The days of the stand-alone music player may be over, but the iPod’s role as the preeminent fitness gadget could keep the product relevant for the next decade to come.
I still remember the moment, ten years ago, when I unboxed my first iPod. It was the size of a deck of cards, which was considered to be svelte at the time. It had just one feature: you dialed up music using a rotating plastic wheel.
Every year since, Apple have found a way to make the iPod smaller. The “classic” model got slimmer, even as its storage capacity increased. While the mini, followed by the nano shrunk things even further. Last year’s nano was so trim that it made the original iPod’s “deck of cards” form factor seem positively obese. (See photo, above).
Now, however, the iPod’s precipitous decline in dimensions has suddenly stopped. This year’s updates to the iPod line were so minimal that they didn’t even warrant their own keynote announcement. Instead of a “one more thing” they were merely an “oh by the way”. Instead of a new form factor, we got Mickey and Kermit watch faces (which admittedly I kinda liked, but that’s beside the point).
What has happened to the iPod? The answer, of course, is obvious. The iPhone happened. These days we listen to music on our iPhones, so the argument goes that we don’t need a dedicated music device anymore. And if you want further evidence of the iPhone’s guilt, look no further than the renaming of the “iPod” app as “Music” in iOS 5. The iPod branding has been eviscerated from the iPhone. There’s your smoking gun.
Some say that the iPod’s time has simply passed. After all, ten years is an entire lifetime in gadget years. The same fate befell the Walkman, and many other good gadgets before it. Personally, I disagree. There are plenty of occasions when I don’t want to take my phone with me. And those are the times when I most value listening to music. Like on my daily run, for example.
I see people running with their iPhone strapped to their arm as if it was a blood pressure cuff, but I just don’t get it. It’s too big and ungainly to ever be comfortable for a serious runner. Plus, if someone calls when you’re running, do you stop and take the call? Shudder. No, running with a phone is just not for me. I’ll be sticking with my iPod, and I think I’m not alone.
And this brings me back to Apple’s recent halt in iPod development. While iPod’s role may have been overtaken by iPhone for day-to-day use, I believe that it still has a future in fitness. This is hardly a niche market after all. Just ask Nike.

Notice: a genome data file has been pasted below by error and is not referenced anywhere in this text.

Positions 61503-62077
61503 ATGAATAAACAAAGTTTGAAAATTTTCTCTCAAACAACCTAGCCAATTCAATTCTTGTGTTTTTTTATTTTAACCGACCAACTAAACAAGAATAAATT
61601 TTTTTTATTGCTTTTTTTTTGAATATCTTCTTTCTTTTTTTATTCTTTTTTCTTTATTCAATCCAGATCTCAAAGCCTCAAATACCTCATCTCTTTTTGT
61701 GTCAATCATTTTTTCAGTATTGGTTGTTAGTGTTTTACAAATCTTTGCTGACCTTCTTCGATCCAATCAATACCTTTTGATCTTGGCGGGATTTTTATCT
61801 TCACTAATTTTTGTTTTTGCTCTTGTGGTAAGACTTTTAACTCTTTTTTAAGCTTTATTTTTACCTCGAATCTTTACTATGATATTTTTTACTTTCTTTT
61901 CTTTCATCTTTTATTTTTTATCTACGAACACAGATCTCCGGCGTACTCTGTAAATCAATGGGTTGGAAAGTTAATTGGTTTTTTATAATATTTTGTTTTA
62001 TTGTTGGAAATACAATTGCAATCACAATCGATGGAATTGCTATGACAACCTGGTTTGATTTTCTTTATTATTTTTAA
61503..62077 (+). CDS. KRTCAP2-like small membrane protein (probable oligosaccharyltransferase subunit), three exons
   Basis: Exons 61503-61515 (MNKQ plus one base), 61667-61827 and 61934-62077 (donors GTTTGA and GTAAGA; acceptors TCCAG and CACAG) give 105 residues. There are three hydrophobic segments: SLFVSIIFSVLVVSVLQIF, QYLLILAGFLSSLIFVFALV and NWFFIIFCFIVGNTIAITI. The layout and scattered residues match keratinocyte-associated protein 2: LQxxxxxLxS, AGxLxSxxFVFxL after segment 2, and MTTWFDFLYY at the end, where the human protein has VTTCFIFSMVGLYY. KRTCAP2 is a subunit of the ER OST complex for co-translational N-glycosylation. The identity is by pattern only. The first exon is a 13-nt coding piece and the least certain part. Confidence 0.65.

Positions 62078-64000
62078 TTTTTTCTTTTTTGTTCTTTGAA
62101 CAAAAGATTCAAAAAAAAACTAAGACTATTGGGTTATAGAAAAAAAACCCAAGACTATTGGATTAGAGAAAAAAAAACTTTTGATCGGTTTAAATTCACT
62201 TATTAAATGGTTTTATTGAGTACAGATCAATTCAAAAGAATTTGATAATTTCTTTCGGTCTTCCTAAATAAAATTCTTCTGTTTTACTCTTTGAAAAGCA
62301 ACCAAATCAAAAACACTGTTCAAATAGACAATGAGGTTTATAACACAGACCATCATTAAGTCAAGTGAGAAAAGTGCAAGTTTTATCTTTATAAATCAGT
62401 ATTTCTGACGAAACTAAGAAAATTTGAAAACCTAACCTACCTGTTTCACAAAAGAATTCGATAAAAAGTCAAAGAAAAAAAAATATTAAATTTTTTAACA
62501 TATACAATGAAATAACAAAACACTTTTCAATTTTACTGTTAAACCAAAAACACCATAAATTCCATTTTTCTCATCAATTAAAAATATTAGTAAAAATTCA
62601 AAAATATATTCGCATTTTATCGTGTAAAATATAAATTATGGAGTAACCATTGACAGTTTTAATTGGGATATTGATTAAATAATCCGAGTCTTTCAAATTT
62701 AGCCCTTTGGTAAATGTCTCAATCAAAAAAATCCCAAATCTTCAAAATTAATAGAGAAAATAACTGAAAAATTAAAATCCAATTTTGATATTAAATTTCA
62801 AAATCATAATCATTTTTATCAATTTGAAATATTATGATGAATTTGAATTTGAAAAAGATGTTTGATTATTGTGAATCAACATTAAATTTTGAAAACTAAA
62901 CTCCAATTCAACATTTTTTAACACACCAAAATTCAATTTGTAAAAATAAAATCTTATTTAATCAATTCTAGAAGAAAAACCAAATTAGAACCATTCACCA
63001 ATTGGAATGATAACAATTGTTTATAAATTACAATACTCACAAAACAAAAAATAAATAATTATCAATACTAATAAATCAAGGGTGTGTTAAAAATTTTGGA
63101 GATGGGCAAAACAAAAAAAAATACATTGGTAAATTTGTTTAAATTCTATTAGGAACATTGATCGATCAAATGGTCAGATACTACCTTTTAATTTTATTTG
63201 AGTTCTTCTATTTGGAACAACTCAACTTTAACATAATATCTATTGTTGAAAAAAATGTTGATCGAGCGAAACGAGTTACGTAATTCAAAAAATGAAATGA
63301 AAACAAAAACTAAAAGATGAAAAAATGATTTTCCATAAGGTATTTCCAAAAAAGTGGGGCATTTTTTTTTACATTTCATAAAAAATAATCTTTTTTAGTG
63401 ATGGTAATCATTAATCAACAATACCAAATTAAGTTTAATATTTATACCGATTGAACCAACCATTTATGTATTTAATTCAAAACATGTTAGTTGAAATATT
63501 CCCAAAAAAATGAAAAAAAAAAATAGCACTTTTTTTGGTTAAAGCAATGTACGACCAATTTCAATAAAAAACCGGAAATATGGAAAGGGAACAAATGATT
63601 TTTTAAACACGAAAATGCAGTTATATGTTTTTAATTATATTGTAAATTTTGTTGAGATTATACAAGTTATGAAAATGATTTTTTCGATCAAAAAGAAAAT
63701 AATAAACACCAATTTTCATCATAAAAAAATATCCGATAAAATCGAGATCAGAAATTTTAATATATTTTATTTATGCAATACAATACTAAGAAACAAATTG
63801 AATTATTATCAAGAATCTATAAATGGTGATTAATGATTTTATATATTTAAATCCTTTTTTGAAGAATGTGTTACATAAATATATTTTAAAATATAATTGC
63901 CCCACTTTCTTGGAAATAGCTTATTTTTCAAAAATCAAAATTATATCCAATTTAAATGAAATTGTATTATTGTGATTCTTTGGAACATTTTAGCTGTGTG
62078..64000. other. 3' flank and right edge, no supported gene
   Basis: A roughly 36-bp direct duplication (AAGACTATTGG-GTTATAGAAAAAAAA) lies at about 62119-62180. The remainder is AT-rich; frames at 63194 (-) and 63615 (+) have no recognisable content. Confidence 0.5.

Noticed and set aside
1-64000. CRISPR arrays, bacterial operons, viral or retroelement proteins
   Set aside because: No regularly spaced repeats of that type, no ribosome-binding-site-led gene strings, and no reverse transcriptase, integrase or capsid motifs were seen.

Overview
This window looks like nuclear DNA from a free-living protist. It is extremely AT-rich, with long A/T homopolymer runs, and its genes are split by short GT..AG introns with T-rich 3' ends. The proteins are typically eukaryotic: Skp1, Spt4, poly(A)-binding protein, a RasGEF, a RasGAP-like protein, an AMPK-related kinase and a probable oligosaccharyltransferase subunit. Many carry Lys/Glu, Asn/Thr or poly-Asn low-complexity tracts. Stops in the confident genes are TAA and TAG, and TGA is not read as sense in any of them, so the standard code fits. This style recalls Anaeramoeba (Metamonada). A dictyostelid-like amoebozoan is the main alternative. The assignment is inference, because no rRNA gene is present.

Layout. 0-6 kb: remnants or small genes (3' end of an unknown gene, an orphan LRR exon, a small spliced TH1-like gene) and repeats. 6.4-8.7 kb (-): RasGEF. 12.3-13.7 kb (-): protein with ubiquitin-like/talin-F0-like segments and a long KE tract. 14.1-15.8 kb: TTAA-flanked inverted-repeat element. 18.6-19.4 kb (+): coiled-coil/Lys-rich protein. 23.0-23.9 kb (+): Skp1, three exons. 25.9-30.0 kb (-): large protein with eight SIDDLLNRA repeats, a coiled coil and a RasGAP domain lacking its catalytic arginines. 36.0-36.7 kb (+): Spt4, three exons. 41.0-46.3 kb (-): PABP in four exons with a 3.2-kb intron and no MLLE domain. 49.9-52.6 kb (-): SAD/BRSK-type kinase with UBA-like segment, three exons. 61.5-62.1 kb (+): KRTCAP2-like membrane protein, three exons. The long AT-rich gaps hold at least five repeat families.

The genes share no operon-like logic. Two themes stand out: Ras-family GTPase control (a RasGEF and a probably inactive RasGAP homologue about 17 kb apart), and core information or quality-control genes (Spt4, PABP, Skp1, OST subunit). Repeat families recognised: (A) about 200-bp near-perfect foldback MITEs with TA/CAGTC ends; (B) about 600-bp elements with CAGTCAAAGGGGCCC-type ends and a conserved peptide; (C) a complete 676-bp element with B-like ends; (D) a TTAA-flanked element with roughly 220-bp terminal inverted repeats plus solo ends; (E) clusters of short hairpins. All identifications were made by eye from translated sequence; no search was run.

Fitness is a market that Apple are uniquely placed to dominate. It requires tight integration of hardware, software and cloud services. This is very much Apple’s territory, and something that Nike has struggled to master. (Witness the recent glitches in the Nike+ service and the erratic accuracy of the Nike+ SportWatch GPS). And with Apple’s new CEO, Tim Cook, a noted fitness fanatic, now would seem to be a great time to enter this market.
Of course, Apple already has a fitness app for the nano, and a partnership with Nike+, but there is so much more that they could do. If I was the iPod’s personal trainer, here’s the program I’d prescribe to get past the plateau and put the nano back on the weight-loss wagon:
- Lighter and smaller: Everyone knows that a lighter running shoe is a better running shoe. The same is true of running gadgets
- Bring back buttons: The nano’s multi-touch UI is a neat gimmick, but runners need physical buttons, so that they can operate the device without needing to look at the screen
- Water proof headphones: In the summer, they get soaked in sweat, in the winter they get drenched by downpours – not good news for Apple’s frail white earbuds.
- Get a grip: The current nano’s clip just isn’t strong enough to withstand the jolts of exercise.
- Accurate GPS: Nike’s first foray into GPS for runners, (the SportWatch) is not nearly accurate enough. Apple could surely do better.
- Syncing with iPhone/iPad: So you can upload your run data without needing to hook your nano up with a Mac or PC
- An iCloud fitness app: like Nike+, but more reliable and with better graph visualizing via an dedicated iOS app
- Motivation: free iTunes downloads when you reach certain fitness goals